Su Lum: A yearning for restaurants past
September 24, 2003
I’ve been merging and purging my collection of old Aspen publications, which have been growing moss on bookshelves at the Times and in boxes under a bed at home, with lord knows what treasures still to be unearthed in the attic.
Included are issues of The Aspen Illustrated News (our first competition paper), the Roaring Fork Real Estate Guide, The Aspen/Snowmass Guide, Snowmass Affairs, Inside Aspen, Clean Sweep (a magazine put out by Aspen State Teacher’s College, an institution which did not exist), The Aspen Flyer, the rare Screaming Eagle Review, The Aspen Times, and a substantial pile of the first decade (mid-’70s to mid-’80s) of Ernie Ashley’s Aspen Magazine.
The problem with sorting is that you get caught up reading and I found, to my surprise, that while it was a gasp to read real estate ads featuring Victorian homes for $25,000, a sigh to remember shops long gone (The Aspen Country Store, Cheap Shots, Terese David’s, the Joann Lyon Gallery, the Great American Clothing Company), and a sob for our loss of whimsy, what really tugged my nostalgia strings were the ads for restaurants that are no longer with us.
Surprised because I was never (and still am not) that much of an eater-out, yet my knees can turn to water looking at an ad for The Pink Parrot, a candy-striped restaurant in the Jacob’s lunch room space in the Hotel Jerome, which served kick-ass breakfasts in the morning and every ice cream treat you’ve ever imagined the rest of the day.
I found myself drooling when reminded of The Roman Lion, the Magic Pan, Dudley’s Diner, The Shaft, Delice, The Epicure with Trudy Peet’s murals, Arthur’s Restaurant when Arthur ran it and Arthur’s when it served gourmet Asian fare.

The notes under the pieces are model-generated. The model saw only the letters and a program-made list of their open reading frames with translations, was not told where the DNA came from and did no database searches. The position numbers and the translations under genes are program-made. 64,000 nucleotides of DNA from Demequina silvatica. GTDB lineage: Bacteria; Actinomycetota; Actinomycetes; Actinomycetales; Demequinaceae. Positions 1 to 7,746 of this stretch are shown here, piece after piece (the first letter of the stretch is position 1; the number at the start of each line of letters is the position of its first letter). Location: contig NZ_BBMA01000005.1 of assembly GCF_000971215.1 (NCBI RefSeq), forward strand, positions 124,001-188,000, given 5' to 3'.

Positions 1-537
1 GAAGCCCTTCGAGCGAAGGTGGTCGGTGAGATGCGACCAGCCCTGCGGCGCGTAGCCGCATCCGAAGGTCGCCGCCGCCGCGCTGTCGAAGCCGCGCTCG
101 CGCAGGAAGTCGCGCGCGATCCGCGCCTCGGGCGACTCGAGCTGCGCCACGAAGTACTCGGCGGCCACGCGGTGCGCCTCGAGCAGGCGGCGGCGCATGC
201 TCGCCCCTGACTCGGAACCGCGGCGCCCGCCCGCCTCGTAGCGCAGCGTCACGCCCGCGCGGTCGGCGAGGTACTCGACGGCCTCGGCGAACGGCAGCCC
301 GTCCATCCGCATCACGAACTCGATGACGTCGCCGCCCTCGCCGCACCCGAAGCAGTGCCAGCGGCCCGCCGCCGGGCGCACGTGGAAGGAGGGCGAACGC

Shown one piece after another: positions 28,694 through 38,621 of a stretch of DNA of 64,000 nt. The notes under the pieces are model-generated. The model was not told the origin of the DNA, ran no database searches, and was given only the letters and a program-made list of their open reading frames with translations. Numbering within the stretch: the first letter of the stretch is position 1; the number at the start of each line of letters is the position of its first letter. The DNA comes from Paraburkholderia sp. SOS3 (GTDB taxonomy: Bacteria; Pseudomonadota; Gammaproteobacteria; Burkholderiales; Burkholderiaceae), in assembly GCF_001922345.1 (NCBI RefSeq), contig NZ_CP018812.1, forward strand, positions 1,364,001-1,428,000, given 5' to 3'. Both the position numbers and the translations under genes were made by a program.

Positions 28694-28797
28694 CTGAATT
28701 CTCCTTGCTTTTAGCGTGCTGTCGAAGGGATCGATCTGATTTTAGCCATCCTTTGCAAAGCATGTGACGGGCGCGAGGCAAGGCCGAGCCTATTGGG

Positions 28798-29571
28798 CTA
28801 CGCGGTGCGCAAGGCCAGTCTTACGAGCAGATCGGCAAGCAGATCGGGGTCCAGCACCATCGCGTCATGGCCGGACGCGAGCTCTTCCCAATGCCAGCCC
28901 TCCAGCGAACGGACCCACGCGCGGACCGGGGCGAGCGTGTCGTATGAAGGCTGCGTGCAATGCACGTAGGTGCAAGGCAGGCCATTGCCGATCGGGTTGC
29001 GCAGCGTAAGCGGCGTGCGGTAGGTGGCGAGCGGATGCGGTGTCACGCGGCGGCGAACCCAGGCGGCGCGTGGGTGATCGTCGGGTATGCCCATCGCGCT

The Golden Horn, Sayat Nova, the Mine Company, Parlour Car, Shaft, C’est Fromage, The Souper, Pomegranate Inn, Maurice’s, Pinocchio’s, with young ski bums turning a wad of dough flung in the air into perfect pizza circles.
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The ad for Stromberg’s, a restaurant in what is now the basement of Banana Republic (soon to become something else, but then underneath GlenRose Drugstore) was a drawing of a herd of people pushing and shoving to get down the stairs to that great restaurant, which was followed (I don’t know in what order) by Jerry’s Place and The House of Lum (unrelated to me, though I got a lot of calls for reservations) and others.
Carl’s Pharmacy had a soda fountain where the local pundits, the Freddie Fishers and Ralph Jacksons, hung out to chew the fat over coffee, and where Aspen Times employees repaired for burgers, hot dogs, grilled cheese sandwiches and the quick sugar fix of a hot fudge sundae. I miss it every time I look at the racks of greeting cards that took its place.
The list goes on: the onion loaves at Calucci’s (The Plum Tree Inn, now Truscott); the The Pub underneath the Wheeler; the fresh, warm fat bagels (not what we’d call “bagels” on the East Coast, but damn, they were good!) from The Bagel Nosh.
But to me, the killer of them all was the Copper Kettle, which featured cuisine from a different country every night, and that was the only choice unless you were xenophobic, in which case they would grill you a steak. When I came here, it was the most expensive restaurant in town, and I remember telling visitors and friends, “It costs $11, but it’s worth it!”
Sara Armstrong would be down there at dawn baking the breads, stirring the soup and creating the menu du jour. Once or twice a year, she would offer her famed “curry night.” I look at the ads for the Copper Kettle and a moan of nostalgia rises in my throat for the great food, the ambiance of the subterranean grottos originally built by Kenny (KNCB) Moore as his family home, now to be demolished for high-end townhomes.
[Su Lum is a longtime local who just scratched the surface. Her column appears every Wednesday in The Aspen Times]